One Day: Repairing motorcycles never gets old for Casey man
Published 8:01 pm Tuesday, September 24, 2019
When Randy “Shotgun” McQueary, graduated from Casey County High School in 1987, “I didn’t want to be a gate builder or work in the saw mills. I just wanted something a little different.” So as a young man, he moved to Georgia and ended up repairing motorcycles, a skill he began developing as a teenager while working on his own bike.
He repaired motorcycles for years without having formal training. “I wrenched for other people,” McQueary said standing inside his own motorcycle repair and accessory business, Junction City Cycles. “It’s a family operation,” he said as his brother, Chad Wagoner — everybody calls him “Dog” — changed a bike tire.
His wife, Renee, has a sideline business in the back of the shop where she sews and repairs leather items, and his daughters work behind the counter sometimes when they’re not attending CCHS or Berea College. “They don’t want to get their hands dirty,” McQueary said with a chuckle. They earn 5% from the sale of accessories for their college fund, he added.
Email newsletter signup
Seven years ago when he opened Junction City Cycles, McQueary was crammed into one bay area of the commercial garage he owned, and rented out the rest of the space to two other small businesses. His reputation of repairing motorcycles, especially Harleys, grew and when one of his tenants closed, he expanded to sell accessories. When the second tenant moved out, McQueary added leather motorcycle apparel. “It’s always a work in progress. It’s tripled in business size in about seven years,” he said.
“The Lord has blessed me in many ways.”
On a typical day, McQueary tries to get into the shop unnoticed so he can work on the books, something he had to learn, and have extra time to work on the bikes. He said during the day, the phone is always ringing, people stop by for minor repairs and new tires, the UPS delivery person drops off boxes and needs a signature, part orders need to be made, and friends are always welcome to have a cup of coffee and talk about upcoming rides. They can even watch McQueary and his brother work on the bikes. “There’s always something going on.”“I like all Harley’s. I like the old classics, the old pan heads and things,” he said.
“This is my passion. It never gets old. When you take one that’s not running and it’s got serious issues and you rebuild it and fix it and you start it up, that sense of exhilaration just goes from head to toe.”
“We get old crusties in a lot of the time. They drag them out of the woodwork. Sometimes they come in boxes,” he said. “We’re not just selling parts, we actually work on them.”
“I’ve been working on bikes for 30 years. There’s very few things, at least on a Harley, that I haven’t seen.”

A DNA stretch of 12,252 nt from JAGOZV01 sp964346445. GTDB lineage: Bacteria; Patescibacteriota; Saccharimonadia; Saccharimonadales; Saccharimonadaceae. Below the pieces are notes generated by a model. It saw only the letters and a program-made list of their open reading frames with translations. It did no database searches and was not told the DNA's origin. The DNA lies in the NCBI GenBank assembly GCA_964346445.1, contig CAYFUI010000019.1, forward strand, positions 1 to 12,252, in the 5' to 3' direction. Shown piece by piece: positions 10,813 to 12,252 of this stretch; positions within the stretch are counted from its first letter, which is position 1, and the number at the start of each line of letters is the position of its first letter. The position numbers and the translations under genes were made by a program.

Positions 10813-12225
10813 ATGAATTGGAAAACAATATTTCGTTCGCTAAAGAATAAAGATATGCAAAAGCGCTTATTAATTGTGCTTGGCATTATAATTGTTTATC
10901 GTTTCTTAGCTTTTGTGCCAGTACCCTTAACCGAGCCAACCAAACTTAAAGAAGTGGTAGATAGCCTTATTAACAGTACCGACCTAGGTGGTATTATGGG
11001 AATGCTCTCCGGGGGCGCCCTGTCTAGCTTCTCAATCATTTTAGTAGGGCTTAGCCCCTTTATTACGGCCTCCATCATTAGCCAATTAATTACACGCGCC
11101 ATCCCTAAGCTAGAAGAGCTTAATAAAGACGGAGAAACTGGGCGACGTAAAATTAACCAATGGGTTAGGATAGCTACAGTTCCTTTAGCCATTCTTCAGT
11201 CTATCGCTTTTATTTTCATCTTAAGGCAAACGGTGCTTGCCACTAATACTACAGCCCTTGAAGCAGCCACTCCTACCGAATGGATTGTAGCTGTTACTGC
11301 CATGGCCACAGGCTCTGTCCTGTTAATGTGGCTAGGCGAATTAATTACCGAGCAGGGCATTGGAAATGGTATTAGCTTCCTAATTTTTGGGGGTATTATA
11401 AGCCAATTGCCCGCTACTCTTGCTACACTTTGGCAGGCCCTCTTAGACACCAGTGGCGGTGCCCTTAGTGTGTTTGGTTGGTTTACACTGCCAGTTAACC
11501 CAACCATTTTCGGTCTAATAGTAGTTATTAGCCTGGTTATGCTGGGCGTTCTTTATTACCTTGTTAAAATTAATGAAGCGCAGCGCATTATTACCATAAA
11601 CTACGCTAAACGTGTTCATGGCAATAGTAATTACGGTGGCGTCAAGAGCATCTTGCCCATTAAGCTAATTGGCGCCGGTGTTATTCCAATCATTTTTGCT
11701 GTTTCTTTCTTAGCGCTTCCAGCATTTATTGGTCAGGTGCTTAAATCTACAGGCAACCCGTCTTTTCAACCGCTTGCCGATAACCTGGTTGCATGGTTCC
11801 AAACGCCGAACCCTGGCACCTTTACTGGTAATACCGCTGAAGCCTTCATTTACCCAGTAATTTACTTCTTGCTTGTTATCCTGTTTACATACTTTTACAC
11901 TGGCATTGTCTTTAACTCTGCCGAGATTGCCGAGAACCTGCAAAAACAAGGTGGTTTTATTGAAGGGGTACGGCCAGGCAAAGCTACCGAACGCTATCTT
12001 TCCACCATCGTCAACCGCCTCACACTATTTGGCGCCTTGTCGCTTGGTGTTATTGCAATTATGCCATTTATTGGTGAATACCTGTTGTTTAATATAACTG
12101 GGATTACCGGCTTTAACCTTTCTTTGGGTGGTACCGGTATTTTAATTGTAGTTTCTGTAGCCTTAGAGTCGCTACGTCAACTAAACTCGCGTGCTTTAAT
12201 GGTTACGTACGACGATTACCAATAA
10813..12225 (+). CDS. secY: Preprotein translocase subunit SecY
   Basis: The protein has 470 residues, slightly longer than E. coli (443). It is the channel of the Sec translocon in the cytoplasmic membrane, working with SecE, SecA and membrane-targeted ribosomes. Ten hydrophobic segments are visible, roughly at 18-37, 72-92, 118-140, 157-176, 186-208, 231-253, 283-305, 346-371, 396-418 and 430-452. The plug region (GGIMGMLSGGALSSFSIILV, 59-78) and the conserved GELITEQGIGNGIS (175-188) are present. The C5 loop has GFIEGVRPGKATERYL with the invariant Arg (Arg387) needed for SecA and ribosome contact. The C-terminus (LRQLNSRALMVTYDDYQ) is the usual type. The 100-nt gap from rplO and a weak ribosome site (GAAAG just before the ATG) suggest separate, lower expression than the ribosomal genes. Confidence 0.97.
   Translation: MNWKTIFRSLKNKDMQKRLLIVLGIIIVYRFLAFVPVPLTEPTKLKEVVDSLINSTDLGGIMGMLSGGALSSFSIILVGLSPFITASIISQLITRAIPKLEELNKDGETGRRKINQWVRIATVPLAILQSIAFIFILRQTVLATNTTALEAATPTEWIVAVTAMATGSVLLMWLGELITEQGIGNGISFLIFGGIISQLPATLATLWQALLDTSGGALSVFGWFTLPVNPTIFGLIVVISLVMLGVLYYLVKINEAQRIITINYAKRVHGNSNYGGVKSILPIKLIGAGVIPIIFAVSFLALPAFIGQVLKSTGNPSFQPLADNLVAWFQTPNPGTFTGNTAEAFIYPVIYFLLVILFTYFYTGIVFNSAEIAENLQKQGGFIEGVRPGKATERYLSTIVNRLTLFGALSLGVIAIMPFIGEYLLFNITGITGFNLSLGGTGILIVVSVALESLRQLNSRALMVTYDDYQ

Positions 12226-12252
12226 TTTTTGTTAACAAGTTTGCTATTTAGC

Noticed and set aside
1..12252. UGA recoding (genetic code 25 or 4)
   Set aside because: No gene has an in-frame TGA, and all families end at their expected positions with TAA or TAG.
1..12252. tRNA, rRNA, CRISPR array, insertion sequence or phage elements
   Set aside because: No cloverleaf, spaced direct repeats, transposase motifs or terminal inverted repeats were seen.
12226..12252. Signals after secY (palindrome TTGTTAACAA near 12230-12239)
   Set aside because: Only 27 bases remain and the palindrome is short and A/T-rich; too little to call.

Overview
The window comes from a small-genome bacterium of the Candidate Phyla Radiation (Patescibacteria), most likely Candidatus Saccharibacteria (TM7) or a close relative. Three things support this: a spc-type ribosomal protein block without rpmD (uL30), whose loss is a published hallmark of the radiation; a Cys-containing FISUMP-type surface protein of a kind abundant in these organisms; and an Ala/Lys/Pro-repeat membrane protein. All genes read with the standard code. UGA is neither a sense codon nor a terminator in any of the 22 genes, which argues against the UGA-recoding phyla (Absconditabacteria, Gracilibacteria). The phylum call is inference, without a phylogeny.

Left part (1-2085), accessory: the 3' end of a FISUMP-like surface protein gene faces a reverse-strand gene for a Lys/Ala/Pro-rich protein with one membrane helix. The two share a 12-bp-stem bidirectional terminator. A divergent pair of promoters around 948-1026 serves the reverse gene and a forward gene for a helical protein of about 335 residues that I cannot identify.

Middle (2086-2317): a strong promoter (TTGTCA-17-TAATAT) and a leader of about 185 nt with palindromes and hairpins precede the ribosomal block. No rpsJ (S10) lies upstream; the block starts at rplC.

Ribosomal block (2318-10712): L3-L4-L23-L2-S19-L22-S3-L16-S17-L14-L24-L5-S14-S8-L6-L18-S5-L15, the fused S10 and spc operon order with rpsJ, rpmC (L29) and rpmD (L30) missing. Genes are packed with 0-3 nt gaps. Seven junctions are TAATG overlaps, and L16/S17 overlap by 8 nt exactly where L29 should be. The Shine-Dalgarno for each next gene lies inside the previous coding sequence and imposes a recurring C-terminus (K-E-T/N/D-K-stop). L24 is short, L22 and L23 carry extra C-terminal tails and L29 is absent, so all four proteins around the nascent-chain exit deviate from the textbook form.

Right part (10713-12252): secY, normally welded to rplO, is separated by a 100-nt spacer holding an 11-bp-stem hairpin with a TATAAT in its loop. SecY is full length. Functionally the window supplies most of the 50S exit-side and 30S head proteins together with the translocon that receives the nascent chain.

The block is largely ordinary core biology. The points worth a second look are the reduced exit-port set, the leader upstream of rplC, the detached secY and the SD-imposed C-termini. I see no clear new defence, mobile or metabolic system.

One trend he’s noticed but doesn’t like is the use of tiny, plastic parts, when the older models used “heavy duty” metal parts and were less expensive. “They break all the time. … I don’t see how that’s better.”
McQueary said he’s always been around cycles. His grandfather, who was also called “Shotgun” (McQueary was first called “Little Shotgun) rode a Harley in World War II; his dad was a Vietnam veteran and his mother was in the Navy and they both rode motorcycles. “I didn’t have much choice. We all rode,” McQueary said.
When he was 22 and living in Georgia, McQueary bought his first used Harley Davidson. “I didn’t even make it home on it. I had to push it home. And so the learning process begun early,” he said. He couldn’t leave the bike on the side of the road and pick it up later or it would be gone.
“They didn’t have cell phones back then. So you either worked on it or you pushed it.”
Years later, “A 22-year-old kid on a cell phone” ran into McQueary while he was riding his Harley and he ended up spending a year in a hospital bed, endured several surgeries and got around in a wheelchair and walker, he said.
“I thought, Lord, what am I going to do now?”
He realized he could still work on motorcycles with a little help loading them onto the lift tables. “I got pretty good with my walker getting between the tool box and the table.”
Then in 2005, “I went back to school in a wheelchair.” He earned a two-year degree in motorcycle technology and became a credentialed motorcycle repairman “to sign off on warranty work” for independent dealerships.
The accident didn’t keep McQueary from riding but he warned, “The people out there ain’t watching for you. The day that you’re not scared is the day that you will get hurt on a bike.”
Having a motorcycle repair business prevents him from riding as much as he’d like to. “It’s not really a good profession to be in if you like getting out and riding. You don’t get to ride as much because you’re in here all the time.”